A subdivision in Chandler.
Of all the many delusional linguistic constructs in metro Phoenix meant to sell real estate and sustain the unsustainable (think, "The Sun Corridor," "the North Valley," etc.), only the East Valley has real substance to it. Such was not always the case. In 1960, when Phoenix's population was 439,170, Mesa clocked in at a mere 33,772. Tempe was a little college town. Scottsdale a small artist's colony with "Western" touristy schlock. The remainder were tiny farm settlements. All were separated by miles of agricultural land and history. Mesa, for example, was distinctive for its settlement by Mormon pioneers. Tempe was the home of the normal school turned Arizona State College and just renamed a university. All the real towns supported separate newspapers. Mesa and Tempe had their own street-grid numbering systems. Guadalupe was its own unique enclave, first settled by Yaqui Indians fleeing the revolution and the most Mexican place in the Salt River Valley. The common denominators: Economies based on agriculture, the Southern Pacific Railroad, and (with the exception of Scottsdale) being south of the Salt River and thus part of the coalition that fought against Phoenix and north-bank farmers for water rights and allocations after the Newlands Act. "Power" in the area resided with the big growers and prosperous businessmen of Mesa, all members of the Church of Jesus Christ of Latter-day Saints.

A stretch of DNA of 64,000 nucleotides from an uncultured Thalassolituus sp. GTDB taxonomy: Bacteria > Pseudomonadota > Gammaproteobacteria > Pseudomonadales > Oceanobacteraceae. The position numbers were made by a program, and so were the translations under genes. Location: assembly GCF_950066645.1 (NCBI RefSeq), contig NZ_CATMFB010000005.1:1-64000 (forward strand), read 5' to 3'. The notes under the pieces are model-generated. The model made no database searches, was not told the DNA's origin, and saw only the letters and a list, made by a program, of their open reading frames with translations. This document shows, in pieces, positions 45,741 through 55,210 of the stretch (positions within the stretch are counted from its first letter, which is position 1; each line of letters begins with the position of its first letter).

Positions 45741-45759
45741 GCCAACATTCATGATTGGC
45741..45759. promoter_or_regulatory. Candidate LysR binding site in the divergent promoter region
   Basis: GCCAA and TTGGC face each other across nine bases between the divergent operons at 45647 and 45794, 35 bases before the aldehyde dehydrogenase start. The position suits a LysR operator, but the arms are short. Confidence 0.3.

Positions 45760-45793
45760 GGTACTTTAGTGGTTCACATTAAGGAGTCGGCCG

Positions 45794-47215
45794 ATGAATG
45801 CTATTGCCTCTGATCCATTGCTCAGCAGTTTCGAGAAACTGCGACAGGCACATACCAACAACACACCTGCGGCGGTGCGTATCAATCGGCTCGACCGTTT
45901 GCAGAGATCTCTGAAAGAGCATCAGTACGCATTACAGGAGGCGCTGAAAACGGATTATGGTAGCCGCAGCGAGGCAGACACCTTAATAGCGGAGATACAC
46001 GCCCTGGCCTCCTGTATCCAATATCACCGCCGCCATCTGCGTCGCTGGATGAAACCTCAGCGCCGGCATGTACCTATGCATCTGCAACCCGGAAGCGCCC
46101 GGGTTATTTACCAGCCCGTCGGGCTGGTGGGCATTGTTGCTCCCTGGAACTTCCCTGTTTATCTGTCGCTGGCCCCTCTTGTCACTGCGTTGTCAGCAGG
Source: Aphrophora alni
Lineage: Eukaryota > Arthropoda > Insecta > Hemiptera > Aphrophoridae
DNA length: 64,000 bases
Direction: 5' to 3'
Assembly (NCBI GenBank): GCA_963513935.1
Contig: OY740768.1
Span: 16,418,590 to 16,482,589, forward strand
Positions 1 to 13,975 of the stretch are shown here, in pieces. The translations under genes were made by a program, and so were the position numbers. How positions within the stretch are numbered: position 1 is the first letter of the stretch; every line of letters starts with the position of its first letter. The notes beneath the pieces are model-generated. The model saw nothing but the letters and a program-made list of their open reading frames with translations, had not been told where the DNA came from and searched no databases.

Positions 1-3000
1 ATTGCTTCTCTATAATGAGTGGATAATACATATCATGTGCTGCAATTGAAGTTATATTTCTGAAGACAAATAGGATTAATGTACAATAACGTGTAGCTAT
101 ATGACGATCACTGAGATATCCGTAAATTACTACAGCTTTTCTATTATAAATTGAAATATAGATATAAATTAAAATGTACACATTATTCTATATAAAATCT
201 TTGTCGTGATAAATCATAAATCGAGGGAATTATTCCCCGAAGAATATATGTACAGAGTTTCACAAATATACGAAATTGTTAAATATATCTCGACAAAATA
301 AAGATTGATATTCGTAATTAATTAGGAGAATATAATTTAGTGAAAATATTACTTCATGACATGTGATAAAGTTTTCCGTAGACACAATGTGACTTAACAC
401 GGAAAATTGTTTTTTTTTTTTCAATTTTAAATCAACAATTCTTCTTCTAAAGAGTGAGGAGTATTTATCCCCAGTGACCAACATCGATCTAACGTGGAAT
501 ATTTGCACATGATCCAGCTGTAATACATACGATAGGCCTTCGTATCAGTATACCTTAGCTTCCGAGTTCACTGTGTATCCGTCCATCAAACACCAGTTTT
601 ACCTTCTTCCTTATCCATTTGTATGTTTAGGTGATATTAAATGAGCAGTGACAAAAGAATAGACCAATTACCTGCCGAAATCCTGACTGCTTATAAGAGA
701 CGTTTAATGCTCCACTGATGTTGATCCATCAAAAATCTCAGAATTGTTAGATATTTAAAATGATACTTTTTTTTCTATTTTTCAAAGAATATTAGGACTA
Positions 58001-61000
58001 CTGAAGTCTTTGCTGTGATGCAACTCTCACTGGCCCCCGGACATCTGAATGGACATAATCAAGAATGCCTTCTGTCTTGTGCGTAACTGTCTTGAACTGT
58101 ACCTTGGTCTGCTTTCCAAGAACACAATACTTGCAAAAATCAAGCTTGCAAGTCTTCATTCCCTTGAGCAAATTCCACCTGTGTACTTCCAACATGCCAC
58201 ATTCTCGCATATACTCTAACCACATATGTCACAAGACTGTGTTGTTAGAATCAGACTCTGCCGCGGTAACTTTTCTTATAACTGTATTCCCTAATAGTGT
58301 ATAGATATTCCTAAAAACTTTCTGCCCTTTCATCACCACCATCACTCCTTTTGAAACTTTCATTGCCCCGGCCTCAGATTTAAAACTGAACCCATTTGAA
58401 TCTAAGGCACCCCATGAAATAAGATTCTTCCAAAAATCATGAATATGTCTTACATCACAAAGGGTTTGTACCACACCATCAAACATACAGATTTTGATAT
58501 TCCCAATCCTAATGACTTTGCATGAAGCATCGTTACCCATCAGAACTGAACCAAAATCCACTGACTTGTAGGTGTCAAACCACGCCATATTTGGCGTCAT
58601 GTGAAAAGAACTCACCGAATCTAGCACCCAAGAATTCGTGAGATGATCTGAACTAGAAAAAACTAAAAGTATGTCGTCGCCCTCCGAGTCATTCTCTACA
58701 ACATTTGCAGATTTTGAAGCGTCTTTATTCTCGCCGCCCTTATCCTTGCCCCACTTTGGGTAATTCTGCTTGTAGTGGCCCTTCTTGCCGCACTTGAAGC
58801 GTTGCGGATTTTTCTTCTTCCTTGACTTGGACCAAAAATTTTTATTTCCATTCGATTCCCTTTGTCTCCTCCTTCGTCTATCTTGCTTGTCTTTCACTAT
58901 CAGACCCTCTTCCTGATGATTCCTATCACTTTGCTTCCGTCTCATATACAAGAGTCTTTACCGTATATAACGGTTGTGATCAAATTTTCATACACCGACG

By the late 1970s, the landscape was changing fast. Phoenix, Scottsdale, Tempe and Mesa had grown together. The Superstition Freeway was being slowly built east from I-10, reaching Dobson Road around 1977, disrupting and slowly killing the rich cluster of local businesses that lined old U.S. 60 along Mill Avenue, Apache Boulevard and Main Street. Mesa's population was closing in on 150,000, and it was annexing miles of retiree trailer courts that ran along Main toward the Pinal County line. Samaritan Health Services, the forerunner of Banner Health, opened a new hospital, Desert Samaritan, near the new freeway. ASU had grown to be a large university and Tempe extended south with The Lakes. The first subdivisions of something called Ahwatukee were being finished. From the rise of I-10 at Baseline, the view east glittered like a jewel at night. Still, miles of citrus groves ran east of central Mesa, centered around Val Vista. Almost everything south of central Mesa and Tempe was still agriculture. Chandler was a small town and Gilbert little more than a crossroads. Williams Air Force Base was in operation and far from everthing, linked by the ubiquitous two-lane concrete roads lined on each side by irrigation ditches.
The next two decades would see startling change, and the evolution into a true separate identity.